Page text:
Lagos-Ibadan Rail Fares and Economic realities
Rotimi Amaechi, the Minister of Transportation, at the inauguration of the governing council of the...

Rotimi Amaechi, the Minister of Transportation, at the inauguration of the governing council of the Chartered Institute of Transport Administration of Nigeria (CIOTA) in Abuja on Friday, of December 4 was quoted as saying: “Today I approved the charges on passengers from Lagos to Ibadan, we just transfer how we charged from Abuja. We charge N3,000 per economy seat, N5,000 for business class, and N6,000 for first class, the same is applicable to Lagos to Ibadan”.Just like a reaction of lightening to rain, reactions have trailed the statement of the minister. Many are asking why, considering the conventional notion that railway transport charges should be cheaper compared to road transportation, the fare should be higher since the cost of road transport from Lagos to Ibadan is not up to N3,000 despite the hike in fuel price. Rail has lower fuel costs compared to road transport, especially when shipping a high volume of freight. Rail also has less costs associated with drivers and typically has better costs.The Mombasa-Nairobi Standard Gauge Railway (SGR) is a 480 km-long line that connects the port city of Mombasa with the capital city of Nairobi, Construction began in 2013, and parts of it completed in 2017 at a cost of approximately USD$3.8 billion. An additional USD$1.5 billion extension to the tourist hub of Naivasha was completed in 2019. While the railway operates passenger services, its primary function is to improve freight transportation to and from the Port of Mombasa. It must be emphasized that China Exim Bank also “inspired” the $3.8billion loan to Kenya for this rail project just like it did for Lagos-Ibadan railway but with scary controversies engulfing the repayments of the loan.Interestingly, the repayment of the loan whose interest is 3.6% coupled with railway operations being handled for three years by a Chinese subsidiary. According to Quartz, a reputable online publishing platform, a report by Kenya’s transport ministry stated that in 2018, the railway made a loss of $90.3million in its first year of operation. Port authorities are diverting shipments to the new railway, said a Nairobi-based customs clearance agent. “You are made to pay for it whether you like it or not.” The outcries in Kenya is very similar to what we anticipate in Nigeria as Kenyans are dissatisfied about more expensive rates compared to road transport rates limiting the benefits to middle-class mostly.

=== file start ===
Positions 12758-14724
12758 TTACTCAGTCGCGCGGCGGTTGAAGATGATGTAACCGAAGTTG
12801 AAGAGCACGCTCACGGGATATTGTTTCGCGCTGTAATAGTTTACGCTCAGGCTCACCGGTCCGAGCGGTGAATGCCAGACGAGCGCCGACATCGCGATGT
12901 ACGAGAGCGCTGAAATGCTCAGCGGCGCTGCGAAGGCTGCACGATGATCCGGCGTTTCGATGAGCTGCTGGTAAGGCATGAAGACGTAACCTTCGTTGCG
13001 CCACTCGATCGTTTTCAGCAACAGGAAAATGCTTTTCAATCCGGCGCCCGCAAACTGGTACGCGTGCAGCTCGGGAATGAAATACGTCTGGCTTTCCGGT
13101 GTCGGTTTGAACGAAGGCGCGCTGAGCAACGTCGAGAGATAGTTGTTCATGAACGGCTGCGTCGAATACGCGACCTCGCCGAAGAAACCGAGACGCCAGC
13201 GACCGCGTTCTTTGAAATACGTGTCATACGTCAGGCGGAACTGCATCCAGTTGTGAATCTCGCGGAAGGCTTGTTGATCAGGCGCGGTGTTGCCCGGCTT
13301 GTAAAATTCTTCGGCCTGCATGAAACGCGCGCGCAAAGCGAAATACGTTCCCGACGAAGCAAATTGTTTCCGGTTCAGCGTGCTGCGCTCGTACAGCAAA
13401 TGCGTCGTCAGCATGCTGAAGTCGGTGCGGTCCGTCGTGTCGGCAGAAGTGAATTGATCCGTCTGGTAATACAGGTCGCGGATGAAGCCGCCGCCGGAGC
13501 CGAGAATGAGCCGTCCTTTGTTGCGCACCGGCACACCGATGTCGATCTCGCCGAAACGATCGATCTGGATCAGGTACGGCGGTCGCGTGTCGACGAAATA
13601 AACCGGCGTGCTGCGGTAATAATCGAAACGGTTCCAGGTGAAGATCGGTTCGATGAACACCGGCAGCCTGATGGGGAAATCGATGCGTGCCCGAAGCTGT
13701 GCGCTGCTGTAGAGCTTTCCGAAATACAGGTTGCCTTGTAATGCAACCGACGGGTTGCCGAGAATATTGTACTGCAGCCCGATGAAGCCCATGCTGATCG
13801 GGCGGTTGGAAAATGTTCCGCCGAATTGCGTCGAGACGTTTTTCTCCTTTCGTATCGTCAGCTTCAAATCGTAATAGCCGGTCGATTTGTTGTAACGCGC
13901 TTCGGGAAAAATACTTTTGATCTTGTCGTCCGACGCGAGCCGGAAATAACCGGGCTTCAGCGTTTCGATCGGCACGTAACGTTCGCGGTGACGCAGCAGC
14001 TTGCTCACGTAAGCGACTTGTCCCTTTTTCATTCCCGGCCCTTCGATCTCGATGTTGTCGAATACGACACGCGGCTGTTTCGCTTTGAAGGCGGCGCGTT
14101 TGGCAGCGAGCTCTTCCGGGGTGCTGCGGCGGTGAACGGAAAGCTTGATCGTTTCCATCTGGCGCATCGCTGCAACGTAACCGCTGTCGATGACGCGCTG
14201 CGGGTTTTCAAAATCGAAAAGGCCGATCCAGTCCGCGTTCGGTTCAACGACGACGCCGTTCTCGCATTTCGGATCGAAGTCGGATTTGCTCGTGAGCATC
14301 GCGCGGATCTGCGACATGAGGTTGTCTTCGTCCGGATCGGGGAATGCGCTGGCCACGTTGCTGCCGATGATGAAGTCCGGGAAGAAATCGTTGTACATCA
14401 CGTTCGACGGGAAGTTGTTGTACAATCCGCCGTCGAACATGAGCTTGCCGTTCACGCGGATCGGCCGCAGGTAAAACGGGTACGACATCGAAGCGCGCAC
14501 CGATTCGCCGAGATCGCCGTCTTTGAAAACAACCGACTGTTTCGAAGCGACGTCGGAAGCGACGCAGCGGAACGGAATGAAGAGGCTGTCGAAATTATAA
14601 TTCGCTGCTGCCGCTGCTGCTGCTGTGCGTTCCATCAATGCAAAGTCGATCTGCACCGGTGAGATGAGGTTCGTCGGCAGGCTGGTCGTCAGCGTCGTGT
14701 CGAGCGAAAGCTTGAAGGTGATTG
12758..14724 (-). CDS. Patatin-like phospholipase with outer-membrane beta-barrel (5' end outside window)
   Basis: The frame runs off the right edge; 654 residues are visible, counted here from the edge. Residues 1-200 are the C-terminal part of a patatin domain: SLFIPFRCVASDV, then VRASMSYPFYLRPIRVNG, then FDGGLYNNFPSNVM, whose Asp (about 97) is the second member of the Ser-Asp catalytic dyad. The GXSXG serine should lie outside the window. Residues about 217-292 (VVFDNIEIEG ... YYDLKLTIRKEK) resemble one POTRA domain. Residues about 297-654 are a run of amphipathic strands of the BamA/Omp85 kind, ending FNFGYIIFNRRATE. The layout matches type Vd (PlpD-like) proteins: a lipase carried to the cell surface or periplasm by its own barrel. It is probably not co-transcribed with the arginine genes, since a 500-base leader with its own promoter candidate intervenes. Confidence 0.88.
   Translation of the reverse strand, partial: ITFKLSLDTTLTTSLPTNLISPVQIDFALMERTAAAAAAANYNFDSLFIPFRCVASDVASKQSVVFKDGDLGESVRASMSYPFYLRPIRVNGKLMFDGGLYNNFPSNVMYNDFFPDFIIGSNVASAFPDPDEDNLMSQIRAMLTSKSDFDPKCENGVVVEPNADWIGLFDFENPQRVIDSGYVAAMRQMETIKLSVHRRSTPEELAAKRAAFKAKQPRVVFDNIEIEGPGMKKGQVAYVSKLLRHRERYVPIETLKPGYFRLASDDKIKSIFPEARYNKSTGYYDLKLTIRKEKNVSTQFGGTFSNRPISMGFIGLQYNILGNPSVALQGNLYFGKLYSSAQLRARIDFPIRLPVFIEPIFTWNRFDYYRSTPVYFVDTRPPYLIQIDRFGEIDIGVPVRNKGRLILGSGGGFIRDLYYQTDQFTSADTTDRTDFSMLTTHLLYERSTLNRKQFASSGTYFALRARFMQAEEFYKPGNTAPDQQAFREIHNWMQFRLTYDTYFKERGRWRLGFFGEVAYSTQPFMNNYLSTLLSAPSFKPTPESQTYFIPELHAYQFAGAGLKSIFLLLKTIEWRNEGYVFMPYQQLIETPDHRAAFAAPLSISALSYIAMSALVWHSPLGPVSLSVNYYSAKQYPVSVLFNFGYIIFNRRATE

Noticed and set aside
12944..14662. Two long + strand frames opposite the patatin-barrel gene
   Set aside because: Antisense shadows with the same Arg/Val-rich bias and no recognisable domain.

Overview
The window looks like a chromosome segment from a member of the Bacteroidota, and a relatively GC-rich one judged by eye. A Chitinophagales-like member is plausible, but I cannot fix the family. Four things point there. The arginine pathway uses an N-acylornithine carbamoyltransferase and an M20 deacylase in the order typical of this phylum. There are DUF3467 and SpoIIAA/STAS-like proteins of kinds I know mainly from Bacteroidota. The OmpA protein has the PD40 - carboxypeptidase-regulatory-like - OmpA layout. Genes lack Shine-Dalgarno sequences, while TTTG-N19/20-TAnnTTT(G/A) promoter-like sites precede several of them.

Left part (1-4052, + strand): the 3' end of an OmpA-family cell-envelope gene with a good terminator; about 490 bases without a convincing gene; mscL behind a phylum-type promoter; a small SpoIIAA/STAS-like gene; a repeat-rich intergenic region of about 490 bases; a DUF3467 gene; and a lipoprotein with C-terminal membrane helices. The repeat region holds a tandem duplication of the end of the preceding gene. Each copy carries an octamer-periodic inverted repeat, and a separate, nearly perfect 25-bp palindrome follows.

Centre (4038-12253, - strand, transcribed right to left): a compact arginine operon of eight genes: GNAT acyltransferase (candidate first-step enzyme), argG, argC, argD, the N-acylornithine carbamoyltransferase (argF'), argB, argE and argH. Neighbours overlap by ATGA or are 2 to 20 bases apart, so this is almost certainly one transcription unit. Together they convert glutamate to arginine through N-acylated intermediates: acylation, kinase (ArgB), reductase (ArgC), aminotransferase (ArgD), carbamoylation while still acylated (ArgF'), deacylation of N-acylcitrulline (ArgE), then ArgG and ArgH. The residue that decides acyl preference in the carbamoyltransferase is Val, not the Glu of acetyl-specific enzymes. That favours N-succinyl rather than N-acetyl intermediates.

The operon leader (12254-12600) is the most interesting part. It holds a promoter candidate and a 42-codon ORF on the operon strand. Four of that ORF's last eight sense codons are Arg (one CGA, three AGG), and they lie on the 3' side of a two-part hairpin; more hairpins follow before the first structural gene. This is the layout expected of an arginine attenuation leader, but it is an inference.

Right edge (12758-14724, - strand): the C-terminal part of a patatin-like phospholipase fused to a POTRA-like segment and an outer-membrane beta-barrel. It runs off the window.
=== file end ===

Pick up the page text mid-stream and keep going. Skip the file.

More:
Historically

and conventionally, it is believed that rail transportation is cheaper compared to road transportation amidst other economic advantages but above the economic cost of fuel allowing rail transportation to be cheaper, many observers have not considered the “subsidy” aspect of it especially as it operates in more advanced countries. For example, fullfact.org reported that UK government’s direct subsidy of the railways is around £5 billion per year, an increase of over 200% since “privatisation”. EU rail subsidies amounted to €73 billion in 2005. Subsidies vary widely from country to country in both size and how they are distributed according to European rail study. Prior January 2019, the government of Kenya used to pay subsidies on rail transportation specifically for children between the ages 3-11 specifically Mombasa-Nairobi Standard Gauge Rail.

In the light of above economic realities, Nigerians must view the statement of the minister beyond the prism of emotion. The options and solutions to achieving affordable railway services may have to involve renegotiating contractual terms with the Chinese company to allow for transparent and frugal operations cost so as not to run into loss. The federal government should initiate subsidies for railway services by converting taxes on railway revenues to subsidies. The weakest of the option is maintaining the “status quo” by limiting the enjoyment of the Lagos-Ibadan railway to middle-class.

  • Mujib Dada-Qadri Esq, Abuja.

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